Why Meditating Outdoors Makes a Difference
Meditation provides an escape for your mind to take a break from those constant thoughts, and shift its focus to your body and its surroundings. Turns out, those surroundings are important in relation to the kind of results you receive.
Some need total silence to meditate, others are able to tune in without needing any specific environment. Whatever your preference, take note on the adjustment of meditating in nature versus inside or around a busy area.
Meditation has been scientifically proven to alleviate stress, anxiety and sleeping disorders. Taking fifteen minutes a day to draw your attention on what’s going on internally makes a huge difference and has been said to even help your body recuperate from lack of sleep. Taking a look at the five senses, let’s compare how they’re each affected when meditating in a nature-filled environment versus an indoor room:
The first step in meditation is finding an area of preference, sitting in a comfortable seated position, and then taking note of your surroundings through sight. Looking around without particularly paying any special interest to one particular thing or another, you get a sense for the way the environment feels around you. Not how you feel by yourself just yet (your thoughts and body behavior), just how your surroundings feel… or better yet, how they affect you and how they start to make you feel. Once you soak in your surroundings, you then close your eyes and begin.
I feel like those short moments are very encouraging to the way your meditation session is going to go. If you are in a park seeing beautiful green grass and trees, watching birds fly past… maybe even watching ducks swim on water, you take a breath. You relax. Everything is good and peaceful, as it should be. Now you can close your eyes and focus on creating that peace within.
If you are indoors, taking those first moments to absorb your setting, you see walls. Sometimes you see artificial light coming from fluorescent light bulbs. You see furniture and, especially if it’s your home or at the office, you see things that need to be done or that you ‘should be’ doing. It’s not the best escape for your mind, it’s almost forceful that you have to make yourself take a mental break from what’s around you. Being indoors is confining to the body and mind’s freedom, you should have no containment around you when meditating.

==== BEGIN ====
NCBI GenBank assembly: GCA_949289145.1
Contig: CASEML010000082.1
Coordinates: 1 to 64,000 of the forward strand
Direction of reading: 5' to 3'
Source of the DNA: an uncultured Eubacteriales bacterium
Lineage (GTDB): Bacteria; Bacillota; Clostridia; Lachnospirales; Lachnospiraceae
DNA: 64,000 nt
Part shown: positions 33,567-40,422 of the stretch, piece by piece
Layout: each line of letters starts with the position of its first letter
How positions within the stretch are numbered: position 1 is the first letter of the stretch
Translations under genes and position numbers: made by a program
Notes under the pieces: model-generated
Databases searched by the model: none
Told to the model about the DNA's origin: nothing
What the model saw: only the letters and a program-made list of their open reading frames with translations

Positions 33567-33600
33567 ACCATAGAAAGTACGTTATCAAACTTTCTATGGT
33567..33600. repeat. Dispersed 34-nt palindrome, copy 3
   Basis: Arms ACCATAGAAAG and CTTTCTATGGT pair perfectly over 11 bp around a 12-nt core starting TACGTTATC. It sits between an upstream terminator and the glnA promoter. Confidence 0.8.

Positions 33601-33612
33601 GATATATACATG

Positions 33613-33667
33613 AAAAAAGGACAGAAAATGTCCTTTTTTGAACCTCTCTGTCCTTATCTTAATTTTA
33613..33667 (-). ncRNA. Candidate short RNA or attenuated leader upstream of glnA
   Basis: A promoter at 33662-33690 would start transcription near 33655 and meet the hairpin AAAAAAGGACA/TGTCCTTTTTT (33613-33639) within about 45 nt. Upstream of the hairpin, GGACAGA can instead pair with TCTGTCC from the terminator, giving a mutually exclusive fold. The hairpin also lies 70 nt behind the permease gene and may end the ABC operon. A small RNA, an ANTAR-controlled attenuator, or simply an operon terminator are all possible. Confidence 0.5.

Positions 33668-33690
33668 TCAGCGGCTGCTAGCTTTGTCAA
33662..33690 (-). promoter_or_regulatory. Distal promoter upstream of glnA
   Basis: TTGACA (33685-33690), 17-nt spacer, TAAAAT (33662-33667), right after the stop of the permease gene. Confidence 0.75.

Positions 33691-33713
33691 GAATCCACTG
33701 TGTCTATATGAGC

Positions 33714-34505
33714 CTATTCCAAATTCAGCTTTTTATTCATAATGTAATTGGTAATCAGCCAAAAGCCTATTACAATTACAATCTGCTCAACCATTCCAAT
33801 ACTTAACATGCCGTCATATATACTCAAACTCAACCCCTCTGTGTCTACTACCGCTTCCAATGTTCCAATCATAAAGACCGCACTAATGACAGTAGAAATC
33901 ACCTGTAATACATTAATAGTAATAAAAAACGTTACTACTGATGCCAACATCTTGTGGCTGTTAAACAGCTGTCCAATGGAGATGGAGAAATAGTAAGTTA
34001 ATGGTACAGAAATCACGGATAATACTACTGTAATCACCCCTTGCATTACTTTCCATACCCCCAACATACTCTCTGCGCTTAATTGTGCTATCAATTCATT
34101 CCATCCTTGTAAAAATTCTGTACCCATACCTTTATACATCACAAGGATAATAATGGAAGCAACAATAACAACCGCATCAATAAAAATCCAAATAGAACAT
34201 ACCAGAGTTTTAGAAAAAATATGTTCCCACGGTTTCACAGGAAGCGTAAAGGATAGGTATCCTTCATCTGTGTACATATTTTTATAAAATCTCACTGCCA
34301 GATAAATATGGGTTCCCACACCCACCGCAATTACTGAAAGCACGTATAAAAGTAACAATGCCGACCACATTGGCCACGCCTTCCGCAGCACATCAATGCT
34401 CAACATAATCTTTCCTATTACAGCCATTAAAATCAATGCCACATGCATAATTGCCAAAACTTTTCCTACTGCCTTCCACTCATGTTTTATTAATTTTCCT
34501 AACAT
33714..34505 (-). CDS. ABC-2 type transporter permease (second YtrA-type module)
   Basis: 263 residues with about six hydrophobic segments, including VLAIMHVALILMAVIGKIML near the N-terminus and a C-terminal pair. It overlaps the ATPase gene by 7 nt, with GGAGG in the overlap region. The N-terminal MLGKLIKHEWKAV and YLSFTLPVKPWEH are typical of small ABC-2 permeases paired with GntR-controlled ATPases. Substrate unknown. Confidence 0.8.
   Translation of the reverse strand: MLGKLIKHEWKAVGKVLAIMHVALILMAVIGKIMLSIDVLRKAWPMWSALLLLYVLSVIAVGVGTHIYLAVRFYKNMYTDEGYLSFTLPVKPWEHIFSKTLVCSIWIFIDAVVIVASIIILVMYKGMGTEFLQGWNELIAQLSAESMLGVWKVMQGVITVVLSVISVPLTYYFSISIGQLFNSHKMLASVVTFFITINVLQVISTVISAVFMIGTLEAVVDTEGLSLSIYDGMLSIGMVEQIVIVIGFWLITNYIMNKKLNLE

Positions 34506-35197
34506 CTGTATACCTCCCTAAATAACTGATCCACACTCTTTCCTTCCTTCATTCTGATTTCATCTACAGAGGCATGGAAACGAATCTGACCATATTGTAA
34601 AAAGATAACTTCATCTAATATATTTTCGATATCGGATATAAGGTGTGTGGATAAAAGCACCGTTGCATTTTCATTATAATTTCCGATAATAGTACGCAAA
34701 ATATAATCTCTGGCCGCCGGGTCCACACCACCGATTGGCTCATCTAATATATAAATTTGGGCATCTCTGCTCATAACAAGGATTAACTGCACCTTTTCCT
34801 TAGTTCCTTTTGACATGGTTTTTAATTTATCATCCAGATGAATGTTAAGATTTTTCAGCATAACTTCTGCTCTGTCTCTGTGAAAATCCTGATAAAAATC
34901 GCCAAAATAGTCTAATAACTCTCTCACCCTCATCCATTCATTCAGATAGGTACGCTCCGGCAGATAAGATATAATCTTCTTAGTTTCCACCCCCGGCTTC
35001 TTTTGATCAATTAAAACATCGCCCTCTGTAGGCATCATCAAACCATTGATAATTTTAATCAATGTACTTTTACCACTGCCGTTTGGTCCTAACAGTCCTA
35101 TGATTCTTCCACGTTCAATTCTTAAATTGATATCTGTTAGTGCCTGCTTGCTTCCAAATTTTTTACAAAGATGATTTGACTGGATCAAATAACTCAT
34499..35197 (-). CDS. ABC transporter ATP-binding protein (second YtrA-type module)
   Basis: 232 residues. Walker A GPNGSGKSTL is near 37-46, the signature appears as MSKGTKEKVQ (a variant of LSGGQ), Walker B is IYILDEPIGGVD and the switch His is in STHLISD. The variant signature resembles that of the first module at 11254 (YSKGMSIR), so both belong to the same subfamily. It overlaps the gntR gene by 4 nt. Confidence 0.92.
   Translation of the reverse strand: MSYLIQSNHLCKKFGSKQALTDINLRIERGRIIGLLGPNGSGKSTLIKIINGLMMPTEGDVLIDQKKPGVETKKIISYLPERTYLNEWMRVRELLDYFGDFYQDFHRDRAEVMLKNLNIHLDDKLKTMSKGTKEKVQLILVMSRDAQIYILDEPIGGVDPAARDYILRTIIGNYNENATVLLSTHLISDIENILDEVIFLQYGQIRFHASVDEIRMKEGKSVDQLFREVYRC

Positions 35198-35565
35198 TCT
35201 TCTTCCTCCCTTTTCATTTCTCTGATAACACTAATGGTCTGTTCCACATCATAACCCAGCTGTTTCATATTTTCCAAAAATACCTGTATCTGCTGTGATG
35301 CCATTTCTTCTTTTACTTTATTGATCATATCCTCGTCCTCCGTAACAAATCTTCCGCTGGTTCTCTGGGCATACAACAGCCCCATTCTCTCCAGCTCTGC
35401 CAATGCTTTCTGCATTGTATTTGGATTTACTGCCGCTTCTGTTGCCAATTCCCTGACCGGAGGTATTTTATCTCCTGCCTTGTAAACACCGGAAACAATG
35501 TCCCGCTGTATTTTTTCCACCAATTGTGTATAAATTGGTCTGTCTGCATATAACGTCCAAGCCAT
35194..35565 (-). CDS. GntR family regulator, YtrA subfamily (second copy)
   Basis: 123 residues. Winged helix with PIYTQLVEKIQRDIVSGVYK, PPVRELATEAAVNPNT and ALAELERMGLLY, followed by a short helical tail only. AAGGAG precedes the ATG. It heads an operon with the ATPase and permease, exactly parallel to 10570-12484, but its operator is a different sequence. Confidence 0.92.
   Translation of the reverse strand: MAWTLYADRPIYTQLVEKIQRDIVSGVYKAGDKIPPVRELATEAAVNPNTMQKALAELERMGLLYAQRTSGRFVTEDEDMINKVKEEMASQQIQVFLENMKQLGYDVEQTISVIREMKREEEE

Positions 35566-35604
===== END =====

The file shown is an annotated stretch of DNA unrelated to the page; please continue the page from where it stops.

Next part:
With your eyes closed, you then listen. Every little sound around you is made into a mental note. You let each sound become present without it affecting you or changing your current mental state. This is the reason most of you who meditate prefer complete silence.
However, you need sound when meditating. Not noise, but sound...outdoor sounds to be precise. Birds tweeting, wind blowing through the trees, water trickling or flowing, bees buzzing...all of these are natural soothing sounds, used in sleeping machines and relaxing music. They are all there for a reason… they have a great affect on the mind. Listening to your surroundings when it an outdoor natural environment sets the mood for your mind. It allows you to relax and enjoy what’s going on around you without escaping the present.
Indoors, you may not get a lot of sound, or if you do it could just be noise. The ice maker in the fridge, the coffee machine brewing coffee, even the television running in the background are all unnatural noises that stimulate the mind differently than the sounds of nature.
If you are meditating in a special closed off room without any sound, that could also stimulate the mind negatively. No noise or sound creates the space for your mind to fill the lack of distractions with thoughts. Overthinking is a reason most meditate in the first place, so it would be counter productive to put yourself in an environment without any mental escape at all.
Although you don’t spend too much time worrying about what smells are around you, this would definitely affect your experience. Clean air has always been what mankind has strived for indoors. Using various technology or special air filters, clean air makes a huge difference in how our bodies run and feel. Sleeping in a room that has mold issues or a dirty air filter can impair the amount or quality of sleep a person can get. The better your lungs can work, the better your body and mind can too.
Now we both know this is the last sense to worry about when meditating, as I don’t think you’ll be eating anything while your mind pays attention to the body. However, taste and smell go hand-in-hand, as they do meet up internally within your mouth and throat. Yes, we can and do taste the air around us. The combination of taste and smell creates the flavor of our food. So what does it to do for our air?
Making sure you’re comfortable is key to getting a good session in. That isn’t just where you’re sitting though, it’s how you’re sitting and how your surroundings inevitably make your body feel. Being indoors in a cozy chair or couch is always inviting, but it’s not the best for your posture when meditating. You want an environment that draws your attention away from needing to reposition or adjust yourself. Sitting indian-style in the grass or on a yoga mat creates not only a comfortable setting, but a great connection as well.
Sitting in nature for a few minutes a day really does make a difference. In fact, it has been studied to cure depression. Whether you’re meditating or not, the act itself is extremely good for the body, mind and soul… I mean these are the natural settings we were intended to live in. Everything manmade structure is unnatural and can become a stress or anxiety-causing trigger. Meditating outdoors makes a significant difference in the results you’ll receive when opening your eyes again from that last deep breath in and exhale out.